Snowboarders are vulnerable to gravity. Image: Picswiss.ch.
How do you test the effects of gravity? One way is to tip yourself over the edge of your snowboard as you are elegantly gliding along to see how long it takes until you hit the ground. We tried that last week, but it didn't work (the Plus scientist contracted concussion). Another is to win a £4.2 million grant to develop sensitive equipment to detect elusive gravitational waves. This is what the University of Glasgow has just done, having applied for the funding from the Science & Technology Funding Council.
The Glasgow experiment will significantly extend our own using the snowboard. Had it been successful, our experiment would probably have confirmed Newton's universal law of gravitation, which says that the gravitational force between two point masses is
where and are the two bodies’ respective masses, is the distance between them and is the gravitational constant, approximately equal to . From this you can work out how long it should take a falling snowboarder to meet the snow face-on. The Glasgow experiment, however, will test a more sophisticated theory.
Newton came up with his law in 1687 and it remained unchallenged until 1905, when Einstein published his special theory of relativity. The theory says that there is a universal speed limit in the Universe: nothing can travel faster than light, that is, nothing can travel faster than roughly 300,000 metres per second. According to Newton, however, the effect of gravity is instantaneous. Take away the Sun, and the effect will be felt on Earth immediately. Einstein himself later remedied this problem by proposing that gravity isn't a force that wafts across the ether in some mysterious way, but a result of the curvature of space. An analogy that is often given is that of a bowling ball sitting on a trampoline. The ball creates a dip in the trampoline, curving its surface, so a marble placed nearby will roll into the dip towards the ball. According to Einstein, massive bodies warp space in a similar way, causing less massive bodies to be attracted to them.
One of the consequences of Einstein's theory of gravity is that when gravitational monsters such as black holes shunt their weight around, they should create ripples that can be felt across space and time. "Near black holes the curvature of spacetime is extremely high," explains Bangalore Sathyaprakash, a gravity expert. "Now imagine two black holes moving around each other: the curvature is large but also changing. It's a bit like taking a stick and moving it around in a pond. That's going to generate ripples in the water. Only in the case of black holes, we're talking about ripples in the very fabric of spacetime." These ripples are the gravitational waves researchers at the University of Glasgow will be looking for. They will develop instrumentation for gravitational wave detectors with a sensitivity of around 1/1000th of the diameter of a proton (10-18m).
Sheila Rowan, Professor of Physics and Astronomy at the University of Glasgow, said: "We are entering a very exciting time in the search for gravitational waves. Experiments aimed at detecting gravitational waves have been in development for several decades and we are now reaching sensitivity levels where detection is expected in the next few years." We hope they won't come away with concussion!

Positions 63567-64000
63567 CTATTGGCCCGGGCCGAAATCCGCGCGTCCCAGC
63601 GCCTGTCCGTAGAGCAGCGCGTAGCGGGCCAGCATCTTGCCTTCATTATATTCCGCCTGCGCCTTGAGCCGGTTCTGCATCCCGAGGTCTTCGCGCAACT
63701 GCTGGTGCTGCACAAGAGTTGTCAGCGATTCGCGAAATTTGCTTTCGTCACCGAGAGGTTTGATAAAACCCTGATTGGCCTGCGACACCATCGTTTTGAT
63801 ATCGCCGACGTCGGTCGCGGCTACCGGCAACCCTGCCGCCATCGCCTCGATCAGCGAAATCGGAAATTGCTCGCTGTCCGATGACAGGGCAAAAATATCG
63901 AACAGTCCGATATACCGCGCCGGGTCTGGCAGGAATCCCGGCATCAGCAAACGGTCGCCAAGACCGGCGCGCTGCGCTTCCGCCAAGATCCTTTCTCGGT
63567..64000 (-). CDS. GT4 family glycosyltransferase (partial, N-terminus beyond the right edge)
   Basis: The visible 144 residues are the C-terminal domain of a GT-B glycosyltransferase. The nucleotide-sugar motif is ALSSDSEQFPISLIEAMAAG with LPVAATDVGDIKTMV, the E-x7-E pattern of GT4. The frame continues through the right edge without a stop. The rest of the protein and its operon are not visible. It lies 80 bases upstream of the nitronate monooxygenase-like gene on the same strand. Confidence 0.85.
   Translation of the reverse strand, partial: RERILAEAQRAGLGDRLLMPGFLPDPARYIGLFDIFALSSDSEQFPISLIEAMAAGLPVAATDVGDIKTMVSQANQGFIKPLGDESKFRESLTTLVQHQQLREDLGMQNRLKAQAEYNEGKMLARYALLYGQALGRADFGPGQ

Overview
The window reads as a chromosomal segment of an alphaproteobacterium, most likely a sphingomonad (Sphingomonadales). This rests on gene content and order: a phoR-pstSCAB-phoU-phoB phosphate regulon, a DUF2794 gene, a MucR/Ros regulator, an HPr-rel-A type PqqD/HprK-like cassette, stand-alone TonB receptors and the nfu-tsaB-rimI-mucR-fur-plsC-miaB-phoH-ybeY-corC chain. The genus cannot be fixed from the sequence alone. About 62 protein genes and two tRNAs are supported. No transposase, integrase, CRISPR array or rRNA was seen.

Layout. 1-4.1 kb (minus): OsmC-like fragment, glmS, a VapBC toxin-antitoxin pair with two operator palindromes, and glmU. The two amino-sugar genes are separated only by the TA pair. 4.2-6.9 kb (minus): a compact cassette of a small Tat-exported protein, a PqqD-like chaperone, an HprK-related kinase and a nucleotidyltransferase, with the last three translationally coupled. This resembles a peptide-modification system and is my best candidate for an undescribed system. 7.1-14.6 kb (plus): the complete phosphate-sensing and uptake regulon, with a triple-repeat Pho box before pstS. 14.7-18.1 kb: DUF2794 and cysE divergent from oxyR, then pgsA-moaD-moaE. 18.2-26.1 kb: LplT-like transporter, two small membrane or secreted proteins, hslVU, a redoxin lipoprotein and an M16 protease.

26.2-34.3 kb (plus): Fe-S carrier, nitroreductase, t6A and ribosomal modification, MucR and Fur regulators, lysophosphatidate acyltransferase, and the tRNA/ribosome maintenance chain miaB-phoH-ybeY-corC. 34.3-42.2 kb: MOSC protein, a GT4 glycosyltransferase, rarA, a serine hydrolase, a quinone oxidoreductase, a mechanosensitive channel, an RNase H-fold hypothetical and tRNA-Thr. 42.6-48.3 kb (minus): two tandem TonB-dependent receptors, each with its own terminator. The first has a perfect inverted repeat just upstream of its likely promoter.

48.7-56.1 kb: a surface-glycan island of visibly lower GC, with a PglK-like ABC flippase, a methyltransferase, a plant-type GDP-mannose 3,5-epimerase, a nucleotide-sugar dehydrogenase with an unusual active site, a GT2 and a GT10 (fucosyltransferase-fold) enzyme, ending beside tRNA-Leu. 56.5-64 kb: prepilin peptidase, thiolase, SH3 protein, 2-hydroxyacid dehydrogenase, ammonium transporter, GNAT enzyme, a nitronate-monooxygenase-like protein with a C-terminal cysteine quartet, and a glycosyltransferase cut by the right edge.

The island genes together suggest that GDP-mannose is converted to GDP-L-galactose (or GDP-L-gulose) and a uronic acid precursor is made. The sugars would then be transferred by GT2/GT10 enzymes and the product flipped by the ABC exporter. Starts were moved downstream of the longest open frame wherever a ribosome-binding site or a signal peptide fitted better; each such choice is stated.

We've read the book. We've bought the T-shirt. And now, finally, here it is: the movie of one of our favourite maths problems, the bridges of Königsberg. Though admittedly, we made it ourselves. We learnt several interesting lessons in the process. For example that a bin doesn't make a good supporting character and that people who shouldn't be in the frame should get out of it. But other than that, we're well on course for an Oscar this weekend!
You can read more about the bridges of Königsberg here.
There was a brief pause in research at the Department of Applied Mathematics and Theoretical Physics at the University of Cambridge (DAMTP, also the home of Plus) this afternoon to celebrate the newly established Chair in Cosmology. The Chair, funded by a $US 6 million donation from Avery-Tsui Foundation, is named after Stephen Hawking and he will be the first to hold the Professorship. Paul Shellard, Director of the Centre for Theoretical Cosmology, said that the honour recognised Hawking's contributions to changing our understanding of the Universe.
Stephen Hawking experiencing zero gravity (Image: NASA)
"When I arrived at DAMTP in 1962 cosmology was a speculative science and we didn't know if the Universe had a beginning or had existed forever in a steady state," Hawking said. He went on to say that the new Professorship recognised the role of the department in taking cosmology from this speculative start to the remarkably successful field it is today.
We'd like to congratulate Hawking on his new post (and thank him for the cake and champagne!) and look forward to the next exciting discovery from our cosmologist neighbours.
Are there more irrational numbers than rational numbers, or more
rational numbers than irrational numbers? Well, there are infinitely
many of both, so the question doesn't make sense. It turns out,
however, that the set of rational numbers is infinite in a very
different way from the set of irrational numbers.
As we saw here, the rational numbers (those that can be written as fractions) can be lined up one by one and labelled 1, 2, 3, 4, etc. They form what mathematicians call a countable infinity.
The same isn't true of the irrational numbers (those that cannot be written as fractions): they form an
uncountably infinite set. In 1873 the mathematician
came up with a beautiful and elegant proof of this fact. First notice
that when we put the rational numbers and the irrational numbers
together we get all the real numbers: each number on the line is
either rational or irrational. If the irrational numbers were
countable, just as the rationals are, then the real numbers would be
countable too — it's not too hard to convince yourself of that.
So let’s suppose the real numbers are countable, so that we can make a list of them, for example